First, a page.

After six years of delays, Baltimore is expected to take a critical step toward launching a citywide bike share program.

After six years of delays, Baltimore is expected to take a critical step toward launching a citywide bike share program.

The city's spending panel is poised to approve Wednesday a $2.36 million contract with Bewegen Technologies to create Charm City Bikeshare, which plans to place 250 to 500 bikes and 25 to 50 electronic bike-share stations across Baltimore, according to the city's request for bids.


It's not clear when bikes will be available for short-term rental in Baltimore. The city would first spend a month testing bicycles at at least five stations.

Officials have provided few details about how Baltimore's program would work, but in other cities bikes can be rented at one station and returned to another.

The first station sites would include the Inner Harbor, Mount Vernon, Charles North, Jonestown, Fells Point, Hollins Market, Pigtown, Canton, Patterson Park, Mount Clare, Union Square, Federal Hill, Riverside, South Baltimore and Locust Point, according to the city's request for bids.

This is Baltimore's third try at launching a bike sharing program.

The latest attempt, in 2014, was delayed after the Montreal-based vendor selected by the city, Public Bike System Co., went bankrupt. In 2010, the city picked BCycle of Waterloo, Wis., to operate the program, but the contract expired before the bike share launched.

Jon M. Laria, chairman of the mayor's Bicycle Advisory Commission, said the wait has been frustrating, but the city might be better off launching its program now than it would have been six years ago.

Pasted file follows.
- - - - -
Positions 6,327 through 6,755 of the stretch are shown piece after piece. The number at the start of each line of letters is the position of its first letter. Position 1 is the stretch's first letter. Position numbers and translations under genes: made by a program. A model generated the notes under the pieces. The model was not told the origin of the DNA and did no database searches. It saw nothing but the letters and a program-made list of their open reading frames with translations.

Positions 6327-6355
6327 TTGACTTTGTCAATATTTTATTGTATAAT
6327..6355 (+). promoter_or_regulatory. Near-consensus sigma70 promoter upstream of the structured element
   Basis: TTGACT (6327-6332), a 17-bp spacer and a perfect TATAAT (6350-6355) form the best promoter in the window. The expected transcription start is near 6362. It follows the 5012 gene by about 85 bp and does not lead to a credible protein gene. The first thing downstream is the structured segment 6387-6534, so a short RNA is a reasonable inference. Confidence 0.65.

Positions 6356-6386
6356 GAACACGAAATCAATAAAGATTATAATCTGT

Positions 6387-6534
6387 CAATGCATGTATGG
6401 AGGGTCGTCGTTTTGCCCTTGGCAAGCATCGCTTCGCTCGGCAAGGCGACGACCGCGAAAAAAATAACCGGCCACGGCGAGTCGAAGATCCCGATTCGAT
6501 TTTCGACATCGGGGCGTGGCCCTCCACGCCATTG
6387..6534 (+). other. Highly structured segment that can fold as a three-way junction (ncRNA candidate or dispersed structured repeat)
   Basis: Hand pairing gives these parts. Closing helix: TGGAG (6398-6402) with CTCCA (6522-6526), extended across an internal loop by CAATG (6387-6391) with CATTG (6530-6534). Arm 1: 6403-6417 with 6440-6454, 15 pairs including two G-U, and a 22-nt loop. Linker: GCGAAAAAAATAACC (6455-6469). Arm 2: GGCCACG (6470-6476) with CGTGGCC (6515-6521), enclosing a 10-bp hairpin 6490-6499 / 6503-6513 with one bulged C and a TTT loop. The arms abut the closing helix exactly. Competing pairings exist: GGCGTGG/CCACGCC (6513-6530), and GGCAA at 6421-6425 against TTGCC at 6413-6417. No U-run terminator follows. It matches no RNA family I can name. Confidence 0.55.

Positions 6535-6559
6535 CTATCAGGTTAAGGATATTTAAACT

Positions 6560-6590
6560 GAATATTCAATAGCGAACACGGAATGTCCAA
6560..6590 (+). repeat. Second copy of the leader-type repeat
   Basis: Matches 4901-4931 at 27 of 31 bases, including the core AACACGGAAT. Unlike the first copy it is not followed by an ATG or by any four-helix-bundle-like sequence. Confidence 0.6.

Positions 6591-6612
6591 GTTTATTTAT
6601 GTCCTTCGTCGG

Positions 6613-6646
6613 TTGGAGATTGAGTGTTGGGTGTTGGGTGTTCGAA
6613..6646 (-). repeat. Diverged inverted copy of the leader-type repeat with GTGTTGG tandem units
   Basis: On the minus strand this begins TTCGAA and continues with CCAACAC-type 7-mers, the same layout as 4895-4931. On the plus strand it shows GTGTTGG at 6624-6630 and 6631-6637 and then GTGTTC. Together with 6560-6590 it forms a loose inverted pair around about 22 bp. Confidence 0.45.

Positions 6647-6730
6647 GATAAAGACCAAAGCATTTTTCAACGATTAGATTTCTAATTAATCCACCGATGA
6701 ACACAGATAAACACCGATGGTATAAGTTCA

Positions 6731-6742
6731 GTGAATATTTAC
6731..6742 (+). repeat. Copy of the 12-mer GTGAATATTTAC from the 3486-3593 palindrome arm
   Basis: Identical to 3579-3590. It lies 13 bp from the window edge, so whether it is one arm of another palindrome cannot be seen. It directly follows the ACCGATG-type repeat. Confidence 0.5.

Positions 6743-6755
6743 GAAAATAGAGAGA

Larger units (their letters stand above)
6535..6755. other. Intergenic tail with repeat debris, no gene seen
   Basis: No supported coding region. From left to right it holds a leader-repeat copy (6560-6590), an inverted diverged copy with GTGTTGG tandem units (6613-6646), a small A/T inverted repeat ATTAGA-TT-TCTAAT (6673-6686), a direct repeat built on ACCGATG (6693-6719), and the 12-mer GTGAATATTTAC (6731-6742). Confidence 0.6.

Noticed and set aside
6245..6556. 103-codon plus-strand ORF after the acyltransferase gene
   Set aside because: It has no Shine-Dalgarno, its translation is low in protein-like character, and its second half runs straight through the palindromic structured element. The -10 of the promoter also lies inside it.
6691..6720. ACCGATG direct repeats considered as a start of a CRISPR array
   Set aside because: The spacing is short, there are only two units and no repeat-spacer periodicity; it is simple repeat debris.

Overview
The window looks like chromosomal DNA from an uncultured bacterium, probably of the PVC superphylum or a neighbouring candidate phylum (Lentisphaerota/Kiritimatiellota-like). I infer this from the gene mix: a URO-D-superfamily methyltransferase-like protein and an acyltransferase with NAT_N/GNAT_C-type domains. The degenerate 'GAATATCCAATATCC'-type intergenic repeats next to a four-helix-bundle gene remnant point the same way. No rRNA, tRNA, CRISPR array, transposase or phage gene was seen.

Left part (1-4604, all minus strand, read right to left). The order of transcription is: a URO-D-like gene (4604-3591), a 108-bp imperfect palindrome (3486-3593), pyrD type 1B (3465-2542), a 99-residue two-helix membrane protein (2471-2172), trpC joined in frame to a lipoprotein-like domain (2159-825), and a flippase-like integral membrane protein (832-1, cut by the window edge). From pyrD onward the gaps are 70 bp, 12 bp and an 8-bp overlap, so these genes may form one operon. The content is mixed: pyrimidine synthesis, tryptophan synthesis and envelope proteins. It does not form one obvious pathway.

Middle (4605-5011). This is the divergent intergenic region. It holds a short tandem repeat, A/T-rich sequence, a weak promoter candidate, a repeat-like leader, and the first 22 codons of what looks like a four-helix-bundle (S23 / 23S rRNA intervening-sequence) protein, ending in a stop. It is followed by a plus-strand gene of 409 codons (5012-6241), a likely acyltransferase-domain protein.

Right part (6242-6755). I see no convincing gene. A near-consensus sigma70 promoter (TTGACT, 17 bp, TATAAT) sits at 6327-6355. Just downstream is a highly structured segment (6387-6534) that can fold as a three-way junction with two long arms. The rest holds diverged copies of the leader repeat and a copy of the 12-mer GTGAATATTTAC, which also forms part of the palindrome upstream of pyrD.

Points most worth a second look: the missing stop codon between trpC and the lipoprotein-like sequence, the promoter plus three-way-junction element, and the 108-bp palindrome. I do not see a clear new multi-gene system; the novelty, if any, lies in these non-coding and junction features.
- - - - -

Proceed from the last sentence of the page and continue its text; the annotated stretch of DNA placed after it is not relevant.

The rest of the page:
Many other cities around the world now rent bikes, so Baltimore has been able to observe what has worked and what hasn't, he said.

"The bike share market has really been maturing," Laria said. "In a strange way, the fact that we were waiting until now probably means we're going to get a better outcome."

Bike sharing is part of the city's effort to improve its infrastructure for cyclists. It's also a piece of a larger transportation puzzle, Laria said.

"No one is suggesting that bike share is going to solve the city's enormous transit issues. ... Obviously, it's not going to be across the city right away," he said. "But to me, it's part of the city's awakening with respect to cycling, and the need for a multi-modal transportation system."

Baltimore transportation director William Johnson compared bike sharing to car sharing programs such as Zipcar, which has parking stations around the city.

"A Bike Share program in Baltimore will provide citizens with convenient, on demand access to bicycles for short distance trips," Johnson said in a statement.

Bewegen was one of six companies to submit proposals for the program.

Two of the other firms — Motivate Co. of Brooklyn, N.Y., and Zagster of Cambridge, Mass. — protested the city's selection of Bewegen. The $2.36 million expected to be awarded to Bewegen is higher than the company's initial $2.1 million bid — and also exceeds Zagster's $2.33 million and Motivate's $587,500 bids.


None of the three companies responded to a request for comment.

Bicycle Transit Systems of Philadelphia, Shift Transit of Chicago and BCycle, which won the failed 2014 contract, also submitted bids.

Liz Cornish, president of BikeMore, a local bicycling advocacy group, said she was pleased with the selection of Bewegen.

The company's website says it has an environmental mission, to "inject sustainability into the urban transportation mix." It calls itself the "missing link in urban mobility."

Bewegen also has a reputation for innovative solutions, Cornish said, such as its "Pedelec" electric-assisted bikes, which use a battery-powered motor to help riders get up hills and go farther without overexerting themselves. Baltimore officials have not said if any bikes would be electric.

Considering public input on just where the bike stations are placed and educating communities on the benefits of bicycling will be crucial to the program's success, Cornish said.

"The barriers to bicycling are complex," she added. "Simply just placing a station in a neighborhood that has transportation challenges isn't going to turn people into bike riders overnight."

Baltimore Sun reporter Luke Broadwater contributed to this article.